Even given my association with the Freecycle movement, I admit I’m still something of a pack rat when it comes to books and magazines — I’m better than I used to be, but I could stand to get rid of a fair amount of prose even I admit I’ll probably never seriously read through again. But I’ll never part with one slim volume that’s been in my possession for, gad, nearly 40 years now, and has lost none of its charm.
Those of you of a certain age will remember, in your school days, ordering inexpensive books by mail order from Scholastic Book Services. Oh, the excitement when the teacher would distribute the little paperbacks in class several weeks later. Nearly all the books I ordered from SBS are long vanished and forgotten, but not How To Be a Nonconformist, by Elissa Jane Karg. My yellowed but intact edition is the first printing, dated December 1968 (the original, non-SBS printing came out in 1967). In its satirical deconstruction of ’60s hippie/alternative culture centered around Greenwich Village (when alternative types could still reasonably expect to be able to afford living there), complete with artful, painstakingly rendered pen-and-ink drawings and lettering by the teenaged author, it was probably the first prolonged exposure to satire my spongelike nine-year-old brain had encountered. I ate up lines like, “Nonconformists smile only sarcastic & sardonic smiles,” “Nonconformists are cynical and questioning & consistently negative,” and “Playing in a band is cool. The more embittered & loud your songs are, the better,” as Elissa Jane Karg articulated concepts I was only beginning to intuit, decoding the secret rituals and belief systems of the mysterious hippie culture of the older Boomers, eight or ten or twelve years my senior. Even then, I thought a lot of it was silly. She did, too, and unlike almost all of her peers, she got the reason right.
Karg’s ultimate point, of course, was that if everybody does the nonconformist thing in exactly the same way, they’re as conformist as the people they’re rebelling against; in such circumstances, the real nonconformist is the person who embraces the square and the reactionary, or at least a short haircut (if you’re a boy) and eschewing flower-print dresses (if you’re a girl). Sort of a template for embryonic punk rockers, if you really want to push things.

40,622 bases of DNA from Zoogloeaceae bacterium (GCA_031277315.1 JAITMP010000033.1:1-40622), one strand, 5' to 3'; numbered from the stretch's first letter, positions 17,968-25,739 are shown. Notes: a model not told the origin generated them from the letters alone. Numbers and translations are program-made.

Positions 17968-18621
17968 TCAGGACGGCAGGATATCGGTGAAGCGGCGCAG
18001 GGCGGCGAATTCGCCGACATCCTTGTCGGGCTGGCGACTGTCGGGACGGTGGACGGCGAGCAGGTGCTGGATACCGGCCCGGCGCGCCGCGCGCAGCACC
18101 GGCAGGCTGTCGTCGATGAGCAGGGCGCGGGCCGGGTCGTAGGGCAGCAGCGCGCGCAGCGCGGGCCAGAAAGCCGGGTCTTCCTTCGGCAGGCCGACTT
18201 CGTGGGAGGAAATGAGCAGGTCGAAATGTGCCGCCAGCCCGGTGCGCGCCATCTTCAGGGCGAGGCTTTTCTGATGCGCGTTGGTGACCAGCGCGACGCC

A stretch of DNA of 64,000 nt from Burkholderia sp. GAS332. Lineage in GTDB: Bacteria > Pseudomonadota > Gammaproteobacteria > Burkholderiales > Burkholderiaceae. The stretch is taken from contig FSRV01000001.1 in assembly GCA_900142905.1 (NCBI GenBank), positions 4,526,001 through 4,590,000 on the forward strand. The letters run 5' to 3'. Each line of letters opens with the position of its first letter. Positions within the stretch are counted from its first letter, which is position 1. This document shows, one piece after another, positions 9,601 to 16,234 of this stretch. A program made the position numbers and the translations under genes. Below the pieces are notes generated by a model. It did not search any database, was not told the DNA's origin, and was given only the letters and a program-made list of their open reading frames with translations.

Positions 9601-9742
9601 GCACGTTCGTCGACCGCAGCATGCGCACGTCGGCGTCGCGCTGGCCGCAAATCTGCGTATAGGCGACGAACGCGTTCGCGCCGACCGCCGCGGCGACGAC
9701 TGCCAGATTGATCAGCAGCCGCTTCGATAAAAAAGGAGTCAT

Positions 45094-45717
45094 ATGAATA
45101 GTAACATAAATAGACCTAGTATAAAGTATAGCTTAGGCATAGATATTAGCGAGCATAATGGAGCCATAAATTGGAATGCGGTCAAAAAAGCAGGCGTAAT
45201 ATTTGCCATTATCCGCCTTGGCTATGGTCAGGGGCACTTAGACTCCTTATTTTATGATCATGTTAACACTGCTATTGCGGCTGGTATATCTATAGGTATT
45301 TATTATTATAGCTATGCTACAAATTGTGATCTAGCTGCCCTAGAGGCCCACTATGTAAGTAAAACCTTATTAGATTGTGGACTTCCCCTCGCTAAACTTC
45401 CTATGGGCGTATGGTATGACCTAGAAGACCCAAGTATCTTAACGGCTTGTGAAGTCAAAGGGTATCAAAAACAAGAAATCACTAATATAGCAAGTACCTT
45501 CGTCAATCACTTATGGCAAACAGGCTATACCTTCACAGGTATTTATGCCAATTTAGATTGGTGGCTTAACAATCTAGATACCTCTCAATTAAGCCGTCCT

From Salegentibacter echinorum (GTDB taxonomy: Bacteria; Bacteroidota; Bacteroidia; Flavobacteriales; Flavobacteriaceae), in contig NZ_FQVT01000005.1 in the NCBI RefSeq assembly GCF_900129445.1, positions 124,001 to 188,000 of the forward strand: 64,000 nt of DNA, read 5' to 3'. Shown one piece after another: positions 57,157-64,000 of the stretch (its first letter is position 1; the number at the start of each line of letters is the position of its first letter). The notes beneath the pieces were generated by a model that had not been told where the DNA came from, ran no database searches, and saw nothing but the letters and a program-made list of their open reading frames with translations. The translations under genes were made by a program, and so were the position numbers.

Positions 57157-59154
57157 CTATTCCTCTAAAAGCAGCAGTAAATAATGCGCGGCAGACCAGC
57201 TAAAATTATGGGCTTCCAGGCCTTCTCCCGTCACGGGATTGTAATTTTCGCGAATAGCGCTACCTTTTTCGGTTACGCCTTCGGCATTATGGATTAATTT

Over the years I’d occasionally thumb through the little book and wonder what had become of Elissa Jane Karg, and a few years ago I surfed the Web and found that an Elissa Karg was the co-author of a book called Stopping Sexual Harassment: A Handbook for Union and Workplace Activists, and was apparently also a freelance writer in the Detroit area, reviewing restaurants for the Metro Times, an alternative weekly in that city.
Today, for reasons too boring to go into, I decided to Google Ms. Karg again and found that, wonder of wonders, How To Be a Nonconformist had been recently reprinted by a company called ONZO Media in Edina, Minnesota. You can buy a copy here for $10, which is 20 times more than my original purchase price of 50 cents in 1968 but still, I think, a fair bargain. (You can even order a highly cool T-shirt using Karg’s original drawings.)
Unfortunately, I also discovered that the Metro Times had also reported that Elissa Karg had died from injuries sustained in a bicycle accident.
Only a month before.
The Metro Times story reads:
<<Karg, who wrote for MT from the late ’90s until a few years ago, was a lifelong socialist who moved to Detroit in the early 1970s to become an organizer for the United Farm Workers during the grape boycott. She was briefly an autoworker before becoming a nurse for the homebound for 25 years. Karg also received a journalism degree from Wayne State University and is the author of the pamphlet Stopping Sexual Harassment: A Handbook for Union and Workplace Activists and the comical How to be a Non-Conformist, which she wrote in high school and was recently reprinted.>>
Elissa Karg, who was 57, leaves two daughters and one granddaughter.
How had she made that journey from promising young artist and writer, and editor of the literary magazine at her high school in Norwalk, Connecticut, to being a sometime auto worker, nurse, activist and restaurant reviewer in Detroit?
In the past, I occasionally thought about sending an e-mail to her and letting her know how much I liked her book, and how much of an early influence it was on me — in my thinking, in my writing, even in my general way of looking at the world. I’m really sorry, now, that I never followed through.
Rest in peace, Ms. Karg. You saw it clearly, and you walked it like you talked it.